Reasoning & Logic – the basics

How can logic help us sort out problems and make the right decisions? 

'Man is a Rational animal' – this is the classic definition (see this article here, where we put this into perspective – hint, we are not that rational).
Reasoning is the process of thinking about something logically and sensibly. It is the ability to think logically. When we say this, we are implying that we can think, use logic, and acquire objective knowledge.

Reason is a cognitive capacity, a form of awareness of the world. Cognition identifies things, and reason reacts to those facts, accesses them, and motivates us accordingly.

Reason and Logic reasoning

Through reason, we can generalize from perceptual observations and identify causal or non-causal regularities that are not evident to the naked eye. It gives us the ability to use language, make agreements, communicate, use abstract concepts, think about the future, plan, and imagine things that do not yet exist.

This post looks at aome basic terminology - we start with formal logic, deductive, inductive, and abductive reasoning.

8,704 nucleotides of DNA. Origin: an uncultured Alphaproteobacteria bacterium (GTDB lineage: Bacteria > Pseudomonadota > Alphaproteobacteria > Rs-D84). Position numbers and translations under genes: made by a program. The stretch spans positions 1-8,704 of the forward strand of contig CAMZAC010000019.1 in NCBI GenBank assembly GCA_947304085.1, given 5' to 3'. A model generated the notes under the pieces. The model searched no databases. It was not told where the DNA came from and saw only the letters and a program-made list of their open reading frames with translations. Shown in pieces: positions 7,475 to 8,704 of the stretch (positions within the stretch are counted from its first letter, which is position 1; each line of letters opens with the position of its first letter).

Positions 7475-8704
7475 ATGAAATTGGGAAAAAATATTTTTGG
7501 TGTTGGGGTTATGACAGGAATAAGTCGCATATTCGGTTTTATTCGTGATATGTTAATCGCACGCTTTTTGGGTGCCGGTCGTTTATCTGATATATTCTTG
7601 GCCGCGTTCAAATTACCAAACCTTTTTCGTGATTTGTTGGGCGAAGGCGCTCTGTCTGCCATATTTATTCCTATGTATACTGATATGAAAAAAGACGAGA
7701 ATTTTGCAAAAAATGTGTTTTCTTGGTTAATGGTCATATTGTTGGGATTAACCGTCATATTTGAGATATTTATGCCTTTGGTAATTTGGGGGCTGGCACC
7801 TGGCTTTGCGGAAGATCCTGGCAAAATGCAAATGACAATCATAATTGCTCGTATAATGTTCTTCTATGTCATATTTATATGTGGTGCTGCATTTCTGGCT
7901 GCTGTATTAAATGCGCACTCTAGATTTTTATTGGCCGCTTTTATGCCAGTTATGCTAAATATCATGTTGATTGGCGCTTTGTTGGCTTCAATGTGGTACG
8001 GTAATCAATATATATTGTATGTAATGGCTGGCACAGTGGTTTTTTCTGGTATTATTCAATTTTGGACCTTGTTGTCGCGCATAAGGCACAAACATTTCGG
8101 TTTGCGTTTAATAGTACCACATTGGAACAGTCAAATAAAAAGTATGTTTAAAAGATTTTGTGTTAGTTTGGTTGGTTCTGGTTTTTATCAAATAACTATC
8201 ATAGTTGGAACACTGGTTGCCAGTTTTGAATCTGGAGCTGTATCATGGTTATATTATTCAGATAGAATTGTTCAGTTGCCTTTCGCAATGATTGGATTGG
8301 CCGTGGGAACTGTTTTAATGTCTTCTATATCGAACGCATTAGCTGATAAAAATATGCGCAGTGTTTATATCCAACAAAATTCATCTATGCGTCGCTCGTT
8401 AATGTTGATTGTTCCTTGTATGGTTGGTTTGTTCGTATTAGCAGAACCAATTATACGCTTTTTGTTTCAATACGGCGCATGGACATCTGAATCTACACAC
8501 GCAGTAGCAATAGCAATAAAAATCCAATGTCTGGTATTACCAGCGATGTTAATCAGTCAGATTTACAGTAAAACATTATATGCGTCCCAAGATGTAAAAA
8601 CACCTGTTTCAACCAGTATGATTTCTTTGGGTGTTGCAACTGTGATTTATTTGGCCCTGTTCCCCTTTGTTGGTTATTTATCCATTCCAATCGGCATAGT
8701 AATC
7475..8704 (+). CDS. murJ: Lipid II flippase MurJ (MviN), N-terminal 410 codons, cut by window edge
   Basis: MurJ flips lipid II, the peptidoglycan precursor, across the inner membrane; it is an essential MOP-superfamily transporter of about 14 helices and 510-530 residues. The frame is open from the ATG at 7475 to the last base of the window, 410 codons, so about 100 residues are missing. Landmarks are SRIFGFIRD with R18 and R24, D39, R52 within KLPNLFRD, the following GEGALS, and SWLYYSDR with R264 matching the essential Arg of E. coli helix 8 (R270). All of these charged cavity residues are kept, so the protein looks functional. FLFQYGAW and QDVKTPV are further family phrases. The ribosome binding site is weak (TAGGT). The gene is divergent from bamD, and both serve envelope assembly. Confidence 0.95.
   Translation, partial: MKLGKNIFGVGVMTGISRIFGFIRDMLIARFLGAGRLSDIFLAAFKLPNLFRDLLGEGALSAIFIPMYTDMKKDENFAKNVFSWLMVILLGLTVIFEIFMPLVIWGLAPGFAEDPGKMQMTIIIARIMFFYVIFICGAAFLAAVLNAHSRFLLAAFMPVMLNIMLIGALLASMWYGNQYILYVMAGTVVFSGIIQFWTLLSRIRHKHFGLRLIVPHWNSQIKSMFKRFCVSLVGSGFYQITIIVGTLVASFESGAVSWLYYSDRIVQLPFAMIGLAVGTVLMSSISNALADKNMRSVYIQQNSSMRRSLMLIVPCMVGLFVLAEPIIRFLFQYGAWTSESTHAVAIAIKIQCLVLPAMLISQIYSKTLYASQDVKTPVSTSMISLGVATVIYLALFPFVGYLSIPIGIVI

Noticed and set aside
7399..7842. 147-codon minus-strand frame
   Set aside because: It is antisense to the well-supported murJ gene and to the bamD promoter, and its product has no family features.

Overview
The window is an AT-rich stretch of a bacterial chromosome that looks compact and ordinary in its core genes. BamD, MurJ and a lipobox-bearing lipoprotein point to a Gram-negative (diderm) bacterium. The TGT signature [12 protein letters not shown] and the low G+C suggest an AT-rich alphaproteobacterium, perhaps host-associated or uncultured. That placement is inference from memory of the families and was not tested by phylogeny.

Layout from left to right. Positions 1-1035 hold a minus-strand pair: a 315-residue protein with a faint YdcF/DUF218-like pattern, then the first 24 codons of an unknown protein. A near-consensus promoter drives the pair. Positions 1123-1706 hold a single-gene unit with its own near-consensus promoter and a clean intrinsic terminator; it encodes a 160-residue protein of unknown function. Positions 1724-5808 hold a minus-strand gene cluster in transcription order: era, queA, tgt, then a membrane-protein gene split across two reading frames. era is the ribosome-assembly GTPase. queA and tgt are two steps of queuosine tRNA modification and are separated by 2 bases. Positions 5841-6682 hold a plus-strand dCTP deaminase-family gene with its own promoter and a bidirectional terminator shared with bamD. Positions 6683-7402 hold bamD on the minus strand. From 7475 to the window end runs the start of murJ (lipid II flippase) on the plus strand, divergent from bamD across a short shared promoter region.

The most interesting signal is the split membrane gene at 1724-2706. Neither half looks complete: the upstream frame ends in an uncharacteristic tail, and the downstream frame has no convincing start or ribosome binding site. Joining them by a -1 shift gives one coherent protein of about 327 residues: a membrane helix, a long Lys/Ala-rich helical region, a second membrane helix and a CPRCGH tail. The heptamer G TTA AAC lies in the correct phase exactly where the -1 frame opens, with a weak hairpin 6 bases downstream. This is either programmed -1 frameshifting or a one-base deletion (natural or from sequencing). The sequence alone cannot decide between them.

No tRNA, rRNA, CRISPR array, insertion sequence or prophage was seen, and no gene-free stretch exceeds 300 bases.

Abductive reasoning is of particular interest to us, especially when dealing with complexity and visual thinking, which is looked at separately in more detail in a separate post (here)
For more on Deductive and Inductive reasoning, read this post on the 'scientific method.'

Logic is a study of good reasoning 

When we talk about logic, we are referring to formal (symbolic) language. Formal logic has to do with an argument's structure. Whether an idea is logically valid or one claim follows another.

Logic does not have to be done formally. We can use informal logic (critical thinking) when we need to reason or evaluate. We can use it whether the argument is strong or weak, regardless of what kind of conclusions we can draw.

However, there is a more significant distinction between formal and informal logic: deductive, inductive, and abductive reasoning.

Example of Symbolic Language

Example of Symbolic Language

A little terminology:

  • Reasoning involves making claims and statements, backing them up with reasons, and explaining the consequences. Propositions, which is part of the argument, are the issues we state.
  • Propositions can be true or false and are made as declarative statements. The fundamental point of reasoning is the 'argument', and by argument, we do not mean quarrels between people.
  • Argument = any number of premises as reasons for accepting the conclusion.